6. Randy Choate, St. Louis Cardinals, birthdate: Sept. 5, 1975. Choate did not actually appear in the Majors last year: The Dodgers signed him to a Minor League deal in July and then released him in September. Here is a good joke, though:

7. David Ortiz, Boston Red Sox, birthdate: Nov. 18, 1975. He's not coming back. Stop asking him if he's coming back. Ortiz led the American League in slugging and OPS last year. That's quite a way to go out.

8. Joel Peralta, Seattle Mariners, birthdate: March 23, 1976. He briefly signed with the Cubs late in the year, but it didn't stick, and he announced his retirement in September.

9. Matt Thornton, Chicago White Sox, birthdate: Sept. 15, 1976. He announced his retirement in November, and one of the many great things about MLB Trade Rumors is that they always dedicate a full blog post to players when they announce their retirement

So, here are the 10 oldest players in baseball. Where do you stand on the list?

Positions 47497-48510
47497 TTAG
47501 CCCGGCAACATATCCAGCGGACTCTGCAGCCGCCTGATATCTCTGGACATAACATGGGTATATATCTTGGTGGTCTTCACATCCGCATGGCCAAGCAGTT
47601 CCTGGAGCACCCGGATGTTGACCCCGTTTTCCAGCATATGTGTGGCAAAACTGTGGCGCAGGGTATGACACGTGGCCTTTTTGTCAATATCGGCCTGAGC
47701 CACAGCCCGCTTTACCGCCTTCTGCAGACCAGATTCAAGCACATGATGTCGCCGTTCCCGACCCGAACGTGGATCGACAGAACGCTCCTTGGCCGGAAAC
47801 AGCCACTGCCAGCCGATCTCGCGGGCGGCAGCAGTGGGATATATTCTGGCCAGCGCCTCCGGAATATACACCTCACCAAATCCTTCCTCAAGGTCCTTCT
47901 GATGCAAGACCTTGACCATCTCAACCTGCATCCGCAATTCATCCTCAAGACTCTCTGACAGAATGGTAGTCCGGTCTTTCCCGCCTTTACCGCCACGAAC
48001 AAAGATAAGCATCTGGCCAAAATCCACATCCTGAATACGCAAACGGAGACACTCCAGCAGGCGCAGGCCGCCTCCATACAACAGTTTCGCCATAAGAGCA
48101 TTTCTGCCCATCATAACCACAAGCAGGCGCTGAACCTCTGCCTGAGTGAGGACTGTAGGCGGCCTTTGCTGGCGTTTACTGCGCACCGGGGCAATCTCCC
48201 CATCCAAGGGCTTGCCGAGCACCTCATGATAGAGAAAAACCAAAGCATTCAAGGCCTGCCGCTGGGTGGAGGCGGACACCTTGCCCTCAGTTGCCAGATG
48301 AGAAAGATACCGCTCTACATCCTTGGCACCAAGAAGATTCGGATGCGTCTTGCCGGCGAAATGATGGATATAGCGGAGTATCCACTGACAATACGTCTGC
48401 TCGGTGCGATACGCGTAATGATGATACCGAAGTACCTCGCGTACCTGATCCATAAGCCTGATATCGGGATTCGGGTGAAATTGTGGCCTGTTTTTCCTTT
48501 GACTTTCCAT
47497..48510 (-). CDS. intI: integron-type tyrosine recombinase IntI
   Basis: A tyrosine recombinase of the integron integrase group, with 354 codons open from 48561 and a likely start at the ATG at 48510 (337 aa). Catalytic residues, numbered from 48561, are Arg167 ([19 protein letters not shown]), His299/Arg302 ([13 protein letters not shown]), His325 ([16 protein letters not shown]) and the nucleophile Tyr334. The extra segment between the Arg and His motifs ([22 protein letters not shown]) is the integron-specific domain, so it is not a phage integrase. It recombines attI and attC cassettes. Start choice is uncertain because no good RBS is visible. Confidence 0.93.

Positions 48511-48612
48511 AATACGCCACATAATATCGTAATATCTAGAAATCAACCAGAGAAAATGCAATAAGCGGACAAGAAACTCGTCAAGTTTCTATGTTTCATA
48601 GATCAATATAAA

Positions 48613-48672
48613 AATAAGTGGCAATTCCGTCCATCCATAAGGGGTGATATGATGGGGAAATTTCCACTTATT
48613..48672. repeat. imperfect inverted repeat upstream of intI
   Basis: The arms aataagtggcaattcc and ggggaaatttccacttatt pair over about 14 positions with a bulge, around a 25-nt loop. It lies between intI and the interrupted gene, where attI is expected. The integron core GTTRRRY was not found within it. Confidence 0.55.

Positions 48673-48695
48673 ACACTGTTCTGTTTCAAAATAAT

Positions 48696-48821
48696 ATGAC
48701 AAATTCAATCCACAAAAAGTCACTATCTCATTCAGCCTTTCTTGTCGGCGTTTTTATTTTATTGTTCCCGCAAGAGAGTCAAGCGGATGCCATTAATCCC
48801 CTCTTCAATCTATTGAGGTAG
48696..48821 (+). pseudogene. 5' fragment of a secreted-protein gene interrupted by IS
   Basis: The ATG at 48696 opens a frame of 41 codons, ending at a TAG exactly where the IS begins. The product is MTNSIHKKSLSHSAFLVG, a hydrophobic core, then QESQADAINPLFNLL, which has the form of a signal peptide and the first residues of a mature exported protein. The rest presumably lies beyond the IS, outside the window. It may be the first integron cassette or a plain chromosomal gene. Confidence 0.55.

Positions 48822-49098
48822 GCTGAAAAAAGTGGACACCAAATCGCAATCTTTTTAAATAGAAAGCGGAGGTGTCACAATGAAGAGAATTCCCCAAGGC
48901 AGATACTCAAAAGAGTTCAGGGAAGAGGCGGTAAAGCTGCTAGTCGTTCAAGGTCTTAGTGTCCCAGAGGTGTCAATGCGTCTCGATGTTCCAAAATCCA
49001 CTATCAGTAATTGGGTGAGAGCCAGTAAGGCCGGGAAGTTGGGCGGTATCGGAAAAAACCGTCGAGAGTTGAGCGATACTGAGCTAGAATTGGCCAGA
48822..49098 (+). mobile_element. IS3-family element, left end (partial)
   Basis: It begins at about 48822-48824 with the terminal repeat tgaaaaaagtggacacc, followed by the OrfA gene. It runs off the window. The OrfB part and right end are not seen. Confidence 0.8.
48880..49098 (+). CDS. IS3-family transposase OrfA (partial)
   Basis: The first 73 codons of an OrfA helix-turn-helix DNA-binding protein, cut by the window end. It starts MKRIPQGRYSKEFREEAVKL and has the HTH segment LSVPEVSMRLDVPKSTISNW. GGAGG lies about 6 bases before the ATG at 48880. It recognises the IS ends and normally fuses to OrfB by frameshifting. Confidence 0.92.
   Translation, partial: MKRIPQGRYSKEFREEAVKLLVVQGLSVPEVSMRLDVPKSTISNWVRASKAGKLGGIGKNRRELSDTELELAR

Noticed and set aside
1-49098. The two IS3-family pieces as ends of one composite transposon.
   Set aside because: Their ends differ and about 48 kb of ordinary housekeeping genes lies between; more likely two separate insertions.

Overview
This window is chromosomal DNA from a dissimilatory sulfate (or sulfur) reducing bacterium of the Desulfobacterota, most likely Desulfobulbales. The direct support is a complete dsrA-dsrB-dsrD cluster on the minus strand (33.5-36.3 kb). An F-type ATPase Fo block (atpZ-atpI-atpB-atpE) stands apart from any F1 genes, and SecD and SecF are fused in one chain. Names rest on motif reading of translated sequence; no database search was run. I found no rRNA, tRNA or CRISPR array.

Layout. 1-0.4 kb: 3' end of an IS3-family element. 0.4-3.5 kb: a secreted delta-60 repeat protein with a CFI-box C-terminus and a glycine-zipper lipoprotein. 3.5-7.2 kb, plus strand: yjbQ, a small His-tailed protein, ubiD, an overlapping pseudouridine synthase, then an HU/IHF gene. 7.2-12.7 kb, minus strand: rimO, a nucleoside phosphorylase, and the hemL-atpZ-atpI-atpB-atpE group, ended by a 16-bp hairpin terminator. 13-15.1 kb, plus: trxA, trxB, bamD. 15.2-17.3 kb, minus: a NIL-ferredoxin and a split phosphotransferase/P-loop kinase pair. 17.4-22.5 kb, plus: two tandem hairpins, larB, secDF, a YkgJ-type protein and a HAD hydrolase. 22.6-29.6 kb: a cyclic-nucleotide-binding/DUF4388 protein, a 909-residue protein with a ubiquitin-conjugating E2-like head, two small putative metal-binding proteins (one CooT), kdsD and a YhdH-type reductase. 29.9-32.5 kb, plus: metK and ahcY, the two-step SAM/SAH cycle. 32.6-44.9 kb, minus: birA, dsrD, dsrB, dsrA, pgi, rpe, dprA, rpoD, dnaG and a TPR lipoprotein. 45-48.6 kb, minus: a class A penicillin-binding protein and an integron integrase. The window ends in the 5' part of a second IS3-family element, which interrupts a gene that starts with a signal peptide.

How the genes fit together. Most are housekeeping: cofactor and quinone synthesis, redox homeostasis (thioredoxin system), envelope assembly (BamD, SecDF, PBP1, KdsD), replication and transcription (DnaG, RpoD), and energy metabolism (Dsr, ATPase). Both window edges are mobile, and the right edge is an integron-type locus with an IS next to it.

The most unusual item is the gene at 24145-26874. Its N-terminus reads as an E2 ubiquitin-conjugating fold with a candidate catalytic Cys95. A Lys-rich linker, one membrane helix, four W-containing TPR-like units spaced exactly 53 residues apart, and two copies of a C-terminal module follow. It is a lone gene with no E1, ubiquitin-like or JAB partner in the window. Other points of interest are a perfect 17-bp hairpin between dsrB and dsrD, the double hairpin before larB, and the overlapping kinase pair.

10. Joaquin Benoit, Philadelphia Phillies

Birthdate: July 26, 1977 (39)
Contract situation: Signed through 2017
First season: 2001

Career WAR (via FanGraphs): 12.1

What is it about closers that makes teams think they can always squeeze in one more year? The Phillies are gonna give it a shot with Benoit, who actually seems a little younger than this, doesn't he?

9. Ryan Vogelsong, Minnesota Twins

Birthdate: July 22, 1977 (39)
Contract situation: Signed to Minor League contract
First season: 2000

Career WAR (via FanGraphs): 6.1

Vogelsong didn't pitch in the Majors from 2007-10, which makes his resilience both more impressive and even less likely to last. He and the Twins seem like an inevitable match, though.

8. Carlos Beltran, Houston Astros

Birthdate: April 24, 1977 (39)
Contract situation: Signed through 2017
First season: 1998

Career WAR (via FanGraphs): 68.4

He's playing at a high level late enough in his career that even the skeptics are starting to come around on his Hall of Fame case. It'll be fun to watch him bounce baseballs off the Minute Maid Park walls like it's 2004 again, and this might be his last great chance to get that elusive championship. I bet he has the best year of anyone on this list too.

7. Fernando Rodney, Arizona Diamondbacks.

Birthdate: March 18, 1977 (39)
Contract situation: Signed through 2017
First season: 2002

Career WAR (via FanGraphs): 6.7